We are all mental accountants, the Nobel Prize-winning psychologist Daniel Kahneman says. That is to say, "we keep our money in different mental accounts for which we have different rules." For instance, how much do you spend for a vacation? How much do you put into savings for your children's education? 

Kahneman points out that mental accounting can be a sensible thing if it is used as a tool of self-control. However, in the video below, derived from Kahneman's lesson on Big Think Edge, the only forum on YouTube designed to help you get the skills you need to be successful in a rapidly changing world, we see how mental accounting can also make fools of us.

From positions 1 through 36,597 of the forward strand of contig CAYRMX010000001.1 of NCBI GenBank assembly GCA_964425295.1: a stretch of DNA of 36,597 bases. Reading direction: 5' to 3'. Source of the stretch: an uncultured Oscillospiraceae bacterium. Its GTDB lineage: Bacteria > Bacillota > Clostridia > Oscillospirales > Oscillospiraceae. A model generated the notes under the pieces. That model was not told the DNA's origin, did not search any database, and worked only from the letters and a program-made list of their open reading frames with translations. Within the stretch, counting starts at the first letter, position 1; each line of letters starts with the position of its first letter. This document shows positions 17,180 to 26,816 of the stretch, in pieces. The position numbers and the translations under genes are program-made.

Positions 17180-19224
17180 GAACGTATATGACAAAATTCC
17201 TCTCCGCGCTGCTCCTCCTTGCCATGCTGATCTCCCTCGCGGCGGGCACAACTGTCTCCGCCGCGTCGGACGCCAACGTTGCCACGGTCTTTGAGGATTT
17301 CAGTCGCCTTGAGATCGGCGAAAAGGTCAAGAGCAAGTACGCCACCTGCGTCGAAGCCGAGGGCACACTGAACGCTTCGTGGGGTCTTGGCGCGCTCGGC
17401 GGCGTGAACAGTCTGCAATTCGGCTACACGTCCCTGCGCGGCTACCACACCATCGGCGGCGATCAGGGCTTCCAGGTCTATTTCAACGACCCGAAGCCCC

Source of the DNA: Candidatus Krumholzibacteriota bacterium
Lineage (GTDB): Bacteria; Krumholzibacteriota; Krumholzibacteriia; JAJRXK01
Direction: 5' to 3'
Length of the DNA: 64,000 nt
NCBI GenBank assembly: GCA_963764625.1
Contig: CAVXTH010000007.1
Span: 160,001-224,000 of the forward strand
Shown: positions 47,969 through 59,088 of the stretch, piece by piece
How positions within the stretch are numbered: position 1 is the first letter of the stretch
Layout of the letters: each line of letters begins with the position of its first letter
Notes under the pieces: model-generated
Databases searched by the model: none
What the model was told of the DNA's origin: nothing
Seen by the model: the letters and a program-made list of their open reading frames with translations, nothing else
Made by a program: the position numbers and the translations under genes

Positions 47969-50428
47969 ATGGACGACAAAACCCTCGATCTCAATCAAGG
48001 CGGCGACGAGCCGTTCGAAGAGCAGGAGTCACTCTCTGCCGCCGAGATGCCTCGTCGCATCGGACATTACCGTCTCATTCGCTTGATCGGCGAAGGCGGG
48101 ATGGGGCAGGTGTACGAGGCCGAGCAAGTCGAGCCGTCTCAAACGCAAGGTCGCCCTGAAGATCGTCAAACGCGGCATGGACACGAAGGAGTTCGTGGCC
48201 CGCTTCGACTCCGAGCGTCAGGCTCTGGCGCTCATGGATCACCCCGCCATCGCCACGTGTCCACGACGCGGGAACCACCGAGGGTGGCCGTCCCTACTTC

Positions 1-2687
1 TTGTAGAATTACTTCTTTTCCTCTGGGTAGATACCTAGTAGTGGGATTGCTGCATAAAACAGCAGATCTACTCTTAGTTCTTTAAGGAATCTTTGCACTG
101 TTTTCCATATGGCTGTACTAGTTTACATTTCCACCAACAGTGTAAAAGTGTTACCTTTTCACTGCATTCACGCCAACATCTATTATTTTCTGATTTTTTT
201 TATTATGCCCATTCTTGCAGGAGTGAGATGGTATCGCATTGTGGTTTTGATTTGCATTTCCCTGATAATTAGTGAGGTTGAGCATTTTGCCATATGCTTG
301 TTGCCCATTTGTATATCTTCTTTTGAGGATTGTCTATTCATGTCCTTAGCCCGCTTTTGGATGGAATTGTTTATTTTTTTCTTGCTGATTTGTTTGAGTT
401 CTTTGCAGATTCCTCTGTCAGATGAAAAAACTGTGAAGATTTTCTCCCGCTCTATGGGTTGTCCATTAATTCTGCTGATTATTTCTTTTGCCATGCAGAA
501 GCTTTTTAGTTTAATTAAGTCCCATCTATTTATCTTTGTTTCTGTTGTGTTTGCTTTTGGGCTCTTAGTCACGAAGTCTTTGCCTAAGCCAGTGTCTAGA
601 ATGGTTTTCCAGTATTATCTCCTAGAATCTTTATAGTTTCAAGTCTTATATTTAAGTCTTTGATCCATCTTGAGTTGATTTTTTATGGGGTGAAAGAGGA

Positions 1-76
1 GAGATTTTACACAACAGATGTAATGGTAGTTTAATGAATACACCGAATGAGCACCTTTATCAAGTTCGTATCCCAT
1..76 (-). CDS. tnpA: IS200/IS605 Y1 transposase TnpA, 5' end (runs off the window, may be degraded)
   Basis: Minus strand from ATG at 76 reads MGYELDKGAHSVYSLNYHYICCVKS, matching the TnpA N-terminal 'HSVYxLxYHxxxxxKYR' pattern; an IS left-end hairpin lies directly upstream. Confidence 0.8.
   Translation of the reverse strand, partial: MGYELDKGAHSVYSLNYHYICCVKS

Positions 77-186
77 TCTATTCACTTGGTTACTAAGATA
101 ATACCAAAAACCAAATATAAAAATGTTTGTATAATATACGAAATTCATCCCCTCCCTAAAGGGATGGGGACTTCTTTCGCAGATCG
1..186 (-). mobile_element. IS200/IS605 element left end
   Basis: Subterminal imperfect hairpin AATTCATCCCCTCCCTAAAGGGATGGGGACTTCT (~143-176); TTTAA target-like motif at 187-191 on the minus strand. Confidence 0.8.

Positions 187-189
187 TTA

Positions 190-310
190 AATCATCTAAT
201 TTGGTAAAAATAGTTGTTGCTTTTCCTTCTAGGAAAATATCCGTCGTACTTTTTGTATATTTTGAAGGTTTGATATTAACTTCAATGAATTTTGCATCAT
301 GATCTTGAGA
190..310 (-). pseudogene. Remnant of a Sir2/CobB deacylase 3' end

For instance, investors tend to view each stock that they buy as a mental account. They want to sell it when it is a winner. So they tend to sell their winners and to hang on to the losers in their portfolio. "That turns out to make them substantially poorer than if they had done things differently," Kahneman says.

And so the key to thinking our way out of this problem, Kahneman says, is "you’re better off if you frame things broadly, if you have very limited emotional responses to small gains and to small losses. That tends to induce better decision-making."

Watch the video here:

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